“If you have a problem, you call me,” my father wrote back to my teacher, “but, you must never touch my child again. You are not to hit him. Ever.”

I went back to the school with my head held high. My teacher frowned at the reply, said nothing of it, and asked me to go back to my seat. My father’s support and words at the time weren’t just calming and balming, in fact, they became the seeds of truth and fearlessness in my life. I figured I could share my thoughts and mistakes with him. Knowing that he would try to understand and not punish me for my errors in judgement and actions became a great pillar of my strength.

When we are born, our first ideals are almost always our parents. No doubt that being a parent is perhaps the most difficult job in the world (way more than being a husband or a wife even). The fact remains that parents’ behavior — towards others, their offspring (and with each other) — is the single most important element that influences the core values in their children. Children observe.

I am not suggesting that parents should treat their children with kid-gloves at all times. (That can be just as detrimental to a healthy upbringing.) You’ve got to be firm when you ought to be. It’s just that a family where truth is encouraged, where there’s open communication, where children are not lectured for every act that is contrary to a parent’s preference, such a family is bound to enjoy great bonding and love. Children brought up in such families will grow up to be confident individuals. Such children make compassionate adults and great leaders.

A student prepared all night for a zoology test but when he appeared for it in the morning, the teacher had introduced a surprised format. There were many cages with birds in them. The enclosures were so covered so you could only see the feet of the birds. It was a viva he would do one on one.

“You are to tell me the name of the bird by looking at its feet,” the teacher announced.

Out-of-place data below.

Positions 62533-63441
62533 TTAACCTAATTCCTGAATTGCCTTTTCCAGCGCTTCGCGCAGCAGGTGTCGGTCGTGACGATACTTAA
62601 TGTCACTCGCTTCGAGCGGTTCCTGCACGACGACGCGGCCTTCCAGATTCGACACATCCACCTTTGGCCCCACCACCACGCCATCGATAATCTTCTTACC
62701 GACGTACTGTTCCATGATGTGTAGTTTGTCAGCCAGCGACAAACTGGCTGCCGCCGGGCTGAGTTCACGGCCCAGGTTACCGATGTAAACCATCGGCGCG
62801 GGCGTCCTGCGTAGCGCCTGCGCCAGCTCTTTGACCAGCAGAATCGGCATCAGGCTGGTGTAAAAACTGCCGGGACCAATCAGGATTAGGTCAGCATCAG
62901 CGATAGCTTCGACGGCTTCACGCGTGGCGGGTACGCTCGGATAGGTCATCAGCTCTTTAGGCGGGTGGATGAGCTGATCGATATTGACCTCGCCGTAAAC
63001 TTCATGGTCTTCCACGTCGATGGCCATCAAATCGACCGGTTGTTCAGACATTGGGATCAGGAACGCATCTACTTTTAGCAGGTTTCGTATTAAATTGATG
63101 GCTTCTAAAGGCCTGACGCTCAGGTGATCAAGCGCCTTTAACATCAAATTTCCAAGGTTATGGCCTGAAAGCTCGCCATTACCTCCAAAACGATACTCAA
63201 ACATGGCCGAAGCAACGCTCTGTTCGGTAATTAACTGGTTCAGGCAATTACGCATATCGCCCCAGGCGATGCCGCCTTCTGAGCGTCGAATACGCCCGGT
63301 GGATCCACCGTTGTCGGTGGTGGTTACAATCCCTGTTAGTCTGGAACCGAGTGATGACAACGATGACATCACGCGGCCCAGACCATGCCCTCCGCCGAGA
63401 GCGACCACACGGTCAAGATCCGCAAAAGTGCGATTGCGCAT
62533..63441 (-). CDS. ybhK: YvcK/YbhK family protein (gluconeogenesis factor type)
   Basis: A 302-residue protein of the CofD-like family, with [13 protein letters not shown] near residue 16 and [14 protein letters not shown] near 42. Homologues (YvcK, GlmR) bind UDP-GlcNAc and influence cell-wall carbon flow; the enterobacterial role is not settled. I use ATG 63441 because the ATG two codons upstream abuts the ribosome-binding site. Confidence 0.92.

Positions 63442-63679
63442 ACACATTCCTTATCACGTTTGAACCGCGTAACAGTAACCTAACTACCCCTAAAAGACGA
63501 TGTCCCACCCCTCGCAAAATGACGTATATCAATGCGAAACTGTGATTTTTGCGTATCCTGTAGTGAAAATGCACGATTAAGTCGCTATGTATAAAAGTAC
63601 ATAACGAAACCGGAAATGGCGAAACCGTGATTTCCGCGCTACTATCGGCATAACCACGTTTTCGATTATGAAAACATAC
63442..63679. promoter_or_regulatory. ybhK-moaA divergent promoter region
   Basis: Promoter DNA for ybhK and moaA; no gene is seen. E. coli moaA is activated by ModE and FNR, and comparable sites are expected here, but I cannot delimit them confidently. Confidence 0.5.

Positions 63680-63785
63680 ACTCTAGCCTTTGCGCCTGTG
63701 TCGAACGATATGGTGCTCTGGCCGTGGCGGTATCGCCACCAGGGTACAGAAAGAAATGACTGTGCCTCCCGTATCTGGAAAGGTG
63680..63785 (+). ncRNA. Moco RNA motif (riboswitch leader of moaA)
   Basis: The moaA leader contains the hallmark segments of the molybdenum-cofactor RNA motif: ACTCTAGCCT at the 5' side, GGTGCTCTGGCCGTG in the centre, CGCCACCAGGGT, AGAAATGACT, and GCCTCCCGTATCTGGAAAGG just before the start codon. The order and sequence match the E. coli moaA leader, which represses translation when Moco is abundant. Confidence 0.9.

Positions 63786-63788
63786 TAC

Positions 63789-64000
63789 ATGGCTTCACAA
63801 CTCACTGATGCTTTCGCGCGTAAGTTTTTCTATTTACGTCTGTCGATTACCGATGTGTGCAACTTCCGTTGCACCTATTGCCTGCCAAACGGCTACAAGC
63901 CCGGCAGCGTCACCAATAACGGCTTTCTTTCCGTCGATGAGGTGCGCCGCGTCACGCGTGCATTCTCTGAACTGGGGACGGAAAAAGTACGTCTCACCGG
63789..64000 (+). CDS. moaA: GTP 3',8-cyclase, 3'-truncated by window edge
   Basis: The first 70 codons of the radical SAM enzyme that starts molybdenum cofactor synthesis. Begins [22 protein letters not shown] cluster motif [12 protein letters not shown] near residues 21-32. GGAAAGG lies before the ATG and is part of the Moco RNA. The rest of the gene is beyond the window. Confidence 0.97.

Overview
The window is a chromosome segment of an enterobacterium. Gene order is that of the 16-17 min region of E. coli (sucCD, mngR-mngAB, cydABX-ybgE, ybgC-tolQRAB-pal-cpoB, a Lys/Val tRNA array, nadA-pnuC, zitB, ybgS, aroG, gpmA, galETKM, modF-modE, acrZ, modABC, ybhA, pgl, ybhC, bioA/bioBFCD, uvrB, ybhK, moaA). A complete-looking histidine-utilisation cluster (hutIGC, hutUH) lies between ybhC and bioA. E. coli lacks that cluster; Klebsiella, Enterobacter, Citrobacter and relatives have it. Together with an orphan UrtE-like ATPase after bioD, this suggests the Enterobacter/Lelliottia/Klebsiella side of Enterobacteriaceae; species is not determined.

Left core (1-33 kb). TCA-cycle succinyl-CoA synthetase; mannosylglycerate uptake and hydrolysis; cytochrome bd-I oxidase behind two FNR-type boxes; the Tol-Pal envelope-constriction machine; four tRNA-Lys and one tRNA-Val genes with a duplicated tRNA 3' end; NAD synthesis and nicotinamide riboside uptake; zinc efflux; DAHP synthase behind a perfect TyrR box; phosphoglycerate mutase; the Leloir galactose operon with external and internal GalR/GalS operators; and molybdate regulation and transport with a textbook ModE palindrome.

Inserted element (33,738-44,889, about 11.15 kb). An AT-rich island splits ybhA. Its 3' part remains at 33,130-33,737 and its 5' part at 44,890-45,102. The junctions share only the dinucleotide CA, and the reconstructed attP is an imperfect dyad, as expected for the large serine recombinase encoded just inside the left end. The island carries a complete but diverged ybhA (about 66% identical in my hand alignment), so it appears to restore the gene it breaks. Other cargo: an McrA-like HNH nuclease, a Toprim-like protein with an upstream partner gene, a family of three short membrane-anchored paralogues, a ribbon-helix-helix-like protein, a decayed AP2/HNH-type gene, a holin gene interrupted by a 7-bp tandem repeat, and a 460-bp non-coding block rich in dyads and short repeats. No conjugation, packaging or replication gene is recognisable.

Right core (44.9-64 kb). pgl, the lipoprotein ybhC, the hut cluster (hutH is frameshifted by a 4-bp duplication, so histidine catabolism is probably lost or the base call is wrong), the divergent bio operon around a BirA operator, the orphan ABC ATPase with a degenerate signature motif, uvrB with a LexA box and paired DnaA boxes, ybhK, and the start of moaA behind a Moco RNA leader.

The student was mad because he wasn’t expecting this at all. He failed the test miserably and quickly made way to leave the room.

“Wait!” the teacher hollered, “what is your name? I’ve to mark it.”
You tell me buddy!” the student turned around, lifted his pants and shouted. “Look at my feet and guess my name!”

I don’t think we can entirely blame our children for their lack of interest in studies because our current education system is deeply flawed. It’s designed for an industrial world and not a creative one. It strives to turn you into an average thinker, so you may be useful to the average society. It fosters conformity not discovery. Your inventions, research and talents must adhere to its standards. More than eighty percent of the stuff I studied in school, I have never utilized in my real life. That’s a lot of wastage of time and energy. It’s no wonder then that increasingly we are more restless and distracted than ever before studying things we don’t want to, pursuing careers we don’t like, living lives we almost loathe.

Much of this can be avoided if children could get a pat at the back at the right time, an encouraging word from their teacher, a display of understanding from their parents, a bit of compassion, tiny bit of empathy. That’s all it takes to transform average minds into extraordinary thinkers. More than siblings, peers, friends, religion, two sets of people who make the most difference to a child’s life are parents and teachers. So much so, at times the roles are interchangeable.

As a parent, sometimes things may get extremely difficult and you may lash out and all that. I don’t want you to feel guilty. If children can make mistakes so can parents. Just have a big heart, admit your fault and go back to being loving.

You can’t make a point by shouting or lashing out. Ultimately, love is the only way to transform anyone. You can be firm and yet be loving. If you are willing to be loving and be patient, they’ll come around. Such is the power of love, and in my view, the essence of good parenting and upbringing. No other person can ever fill in the shoes of a loving parent.

Take it easy. Whatever mistake it may be, it’s not the end of the world. If you want your children to be truthful and fearless, create a conducive environment.

Be gentle. Be loving. For, what is born out of love can only be transformed with love.

On another note, I’m very pleased to announce my debut work of fiction — The Last Gambit. Brought out by HarperCollins, it’s the story of a young boy and his chess teacher. I hope you enjoy this read (available in paperback and Kindle). Here are the relevant links to get this book:

1. Flipkart :: Amazon India.
2. Amazon.com

Peace.
Swami